Rebeka Morgan, co-founder and director of female-owned Australian company BuildHer Collective, said that their brand is focused on empowering women; assisting them throughout the property buying process, helping them build their own houses, and supporting them through the entire journey.

Meanwhile, content creator for Tokidoki Traveller on YouTube Emma Felice, said that she gets hired to conduct hotel and apartment tours, which is not a typical kind of commercial marketing. For her, it is more personal as it is a direct way of promoting products to her established followers.

The panel on How to tell a digital tale that will grip your audiences​ at the Asia Real Estate Summit 2019. From left to right: Shailesh Goswami, Rebeka Morgan, Emma Felice, and Tom Mitchell

What is the importance of storytelling in marketing, particularly in the real estate sector?

“As a person who runs the business, I think storytelling is super important because people remember stories,” answered Shailesh. For a business to stand out from the competition, they need to tell a beautiful story that speaks to the audience. “Something memorable, something visual, something to relate to, something that people can really associate with,” he added.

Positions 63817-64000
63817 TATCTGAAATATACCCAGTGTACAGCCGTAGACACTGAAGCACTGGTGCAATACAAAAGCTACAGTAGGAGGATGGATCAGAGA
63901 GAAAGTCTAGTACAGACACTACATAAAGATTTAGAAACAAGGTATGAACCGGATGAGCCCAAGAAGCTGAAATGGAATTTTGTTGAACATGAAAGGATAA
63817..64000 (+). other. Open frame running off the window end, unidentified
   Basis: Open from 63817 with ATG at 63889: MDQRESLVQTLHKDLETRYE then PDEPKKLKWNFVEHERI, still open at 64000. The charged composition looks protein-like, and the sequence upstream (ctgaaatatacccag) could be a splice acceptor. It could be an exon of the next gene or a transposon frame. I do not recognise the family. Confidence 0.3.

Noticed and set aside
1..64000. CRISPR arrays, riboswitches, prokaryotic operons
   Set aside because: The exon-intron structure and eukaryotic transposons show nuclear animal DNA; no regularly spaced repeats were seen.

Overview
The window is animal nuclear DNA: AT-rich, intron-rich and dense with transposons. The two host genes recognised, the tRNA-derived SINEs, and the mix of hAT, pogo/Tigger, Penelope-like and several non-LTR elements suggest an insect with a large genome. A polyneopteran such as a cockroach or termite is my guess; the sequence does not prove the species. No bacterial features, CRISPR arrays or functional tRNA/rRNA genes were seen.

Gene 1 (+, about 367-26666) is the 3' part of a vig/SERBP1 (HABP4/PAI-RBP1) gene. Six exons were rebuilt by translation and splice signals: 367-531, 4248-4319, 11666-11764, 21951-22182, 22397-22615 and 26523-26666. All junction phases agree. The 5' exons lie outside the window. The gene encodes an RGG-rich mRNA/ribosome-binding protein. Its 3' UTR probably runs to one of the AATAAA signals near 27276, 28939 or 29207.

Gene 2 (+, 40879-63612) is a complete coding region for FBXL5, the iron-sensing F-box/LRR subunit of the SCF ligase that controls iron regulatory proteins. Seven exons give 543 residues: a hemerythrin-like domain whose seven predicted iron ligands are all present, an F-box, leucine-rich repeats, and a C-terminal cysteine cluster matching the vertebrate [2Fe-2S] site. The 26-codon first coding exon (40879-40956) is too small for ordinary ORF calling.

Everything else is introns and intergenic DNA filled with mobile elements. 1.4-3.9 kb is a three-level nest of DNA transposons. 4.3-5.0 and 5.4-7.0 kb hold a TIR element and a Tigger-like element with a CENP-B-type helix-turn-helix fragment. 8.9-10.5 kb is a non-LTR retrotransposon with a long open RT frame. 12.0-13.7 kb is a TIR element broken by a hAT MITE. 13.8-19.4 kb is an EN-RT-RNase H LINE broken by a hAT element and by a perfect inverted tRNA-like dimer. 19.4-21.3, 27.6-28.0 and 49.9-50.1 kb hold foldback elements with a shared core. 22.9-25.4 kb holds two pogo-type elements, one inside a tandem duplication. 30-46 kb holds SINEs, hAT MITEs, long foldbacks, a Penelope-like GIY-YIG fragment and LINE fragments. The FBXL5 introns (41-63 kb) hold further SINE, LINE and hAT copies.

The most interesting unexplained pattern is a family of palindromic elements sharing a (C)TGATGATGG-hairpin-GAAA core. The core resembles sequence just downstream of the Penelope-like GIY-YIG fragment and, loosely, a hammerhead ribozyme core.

By telling a story, Rebeka said that the business can form some kind of engagement with the audience as it has got their personal touch, particularly since people prefer to connect with the person behind the brand.

Emma, on the other hand, said that through YouTube, advertising is more subtle even if the viewers are aware that the content is sponsored. “They want to see what you think of that product because we won’t use anything that we don’t believe in ourselves.” She refers to it as trustworthy advertising.

“It’s essentially content that people are choosing to watch. It’s not being forced on them. And that resonates with them so much more,” added Tom.